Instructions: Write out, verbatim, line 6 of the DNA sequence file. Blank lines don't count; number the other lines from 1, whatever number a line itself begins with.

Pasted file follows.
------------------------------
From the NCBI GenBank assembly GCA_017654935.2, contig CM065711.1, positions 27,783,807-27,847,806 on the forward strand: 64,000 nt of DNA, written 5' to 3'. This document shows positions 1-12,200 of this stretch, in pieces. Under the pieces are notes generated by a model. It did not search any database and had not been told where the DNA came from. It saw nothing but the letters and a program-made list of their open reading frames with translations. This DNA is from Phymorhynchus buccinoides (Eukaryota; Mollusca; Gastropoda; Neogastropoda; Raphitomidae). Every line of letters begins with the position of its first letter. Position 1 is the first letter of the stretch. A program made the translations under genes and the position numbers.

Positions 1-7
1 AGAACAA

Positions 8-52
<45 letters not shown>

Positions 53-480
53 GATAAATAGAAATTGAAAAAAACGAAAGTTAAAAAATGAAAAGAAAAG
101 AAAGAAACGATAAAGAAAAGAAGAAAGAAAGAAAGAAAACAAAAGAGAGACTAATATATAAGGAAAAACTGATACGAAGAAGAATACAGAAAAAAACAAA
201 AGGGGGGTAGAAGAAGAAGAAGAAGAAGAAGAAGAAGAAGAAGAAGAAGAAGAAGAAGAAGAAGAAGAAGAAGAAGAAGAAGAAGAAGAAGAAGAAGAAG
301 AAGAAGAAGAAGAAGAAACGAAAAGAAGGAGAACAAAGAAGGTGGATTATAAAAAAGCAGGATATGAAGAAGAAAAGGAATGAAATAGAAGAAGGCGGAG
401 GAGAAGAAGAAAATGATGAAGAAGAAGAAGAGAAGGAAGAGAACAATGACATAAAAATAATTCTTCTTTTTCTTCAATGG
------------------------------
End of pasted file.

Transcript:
Positions 53-480